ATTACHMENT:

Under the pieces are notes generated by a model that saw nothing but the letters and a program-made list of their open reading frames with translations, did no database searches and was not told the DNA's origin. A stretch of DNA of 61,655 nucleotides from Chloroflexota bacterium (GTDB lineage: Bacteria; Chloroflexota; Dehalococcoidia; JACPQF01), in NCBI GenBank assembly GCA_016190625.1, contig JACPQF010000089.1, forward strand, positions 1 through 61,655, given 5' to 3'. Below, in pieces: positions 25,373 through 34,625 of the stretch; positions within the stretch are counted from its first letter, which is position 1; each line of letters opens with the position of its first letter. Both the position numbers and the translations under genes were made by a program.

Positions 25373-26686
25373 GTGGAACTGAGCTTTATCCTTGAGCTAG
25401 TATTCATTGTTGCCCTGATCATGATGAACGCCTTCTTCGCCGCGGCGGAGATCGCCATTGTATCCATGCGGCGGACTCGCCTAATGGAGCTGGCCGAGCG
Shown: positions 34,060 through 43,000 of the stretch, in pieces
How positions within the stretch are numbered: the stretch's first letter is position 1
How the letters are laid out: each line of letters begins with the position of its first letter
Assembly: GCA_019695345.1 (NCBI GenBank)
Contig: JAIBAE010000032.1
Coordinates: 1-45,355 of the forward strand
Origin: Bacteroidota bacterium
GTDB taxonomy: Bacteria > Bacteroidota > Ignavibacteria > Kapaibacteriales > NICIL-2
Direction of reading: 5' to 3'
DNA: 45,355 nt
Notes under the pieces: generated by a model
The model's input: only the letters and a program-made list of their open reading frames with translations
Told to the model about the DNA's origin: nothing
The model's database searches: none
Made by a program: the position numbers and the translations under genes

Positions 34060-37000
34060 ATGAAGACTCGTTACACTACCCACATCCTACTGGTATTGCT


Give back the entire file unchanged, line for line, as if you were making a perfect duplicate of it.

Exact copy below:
Under the pieces are notes generated by a model that saw nothing but the letters and a program-made list of their open reading frames with translations, did no database searches and was not told the DNA's origin. A stretch of DNA of 61,655 nucleotides from Chloroflexota bacterium (GTDB lineage: Bacteria; Chloroflexota; Dehalococcoidia; JACPQF01), in NCBI GenBank assembly GCA_016190625.1, contig JACPQF010000089.1, forward strand, positions 1 through 61,655, given 5' to 3'. Below, in pieces: positions 25,373 through 34,625 of the stretch; positions within the stretch are counted from its first letter, which is position 1; each line of letters opens with the position of its first letter. Both the position numbers and the translations under genes were made by a program.

Positions 25373-26686
25373 GTGGAACTGAGCTTTATCCTTGAGCTAG
25401 TATTCATTGTTGCCCTGATCATGATGAACGCCTTCTTCGCCGCGGCGGAGATCGCCATTGTATCCATGCGGCGGACTCGCCTAATGGAGCTGGCCGAGCG
Shown: positions 34,060 through 43,000 of the stretch, in pieces
How positions within the stretch are numbered: the stretch's first letter is position 1
How the letters are laid out: each line of letters begins with the position of its first letter
Assembly: GCA_019695345.1 (NCBI GenBank)
Contig: JAIBAE010000032.1
Coordinates: 1-45,355 of the forward strand
Origin: Bacteroidota bacterium
GTDB taxonomy: Bacteria > Bacteroidota > Ignavibacteria > Kapaibacteriales > NICIL-2
Direction of reading: 5' to 3'
DNA: 45,355 nt
Notes under the pieces: generated by a model
The model's input: only the letters and a program-made list of their open reading frames with translations
Told to the model about the DNA's origin: nothing
The model's database searches: none
Made by a program: the position numbers and the translations under genes

Positions 34060-37000
34060 ATGAAGACTCGTTACACTACCCACATCCTACTGGTATTGCT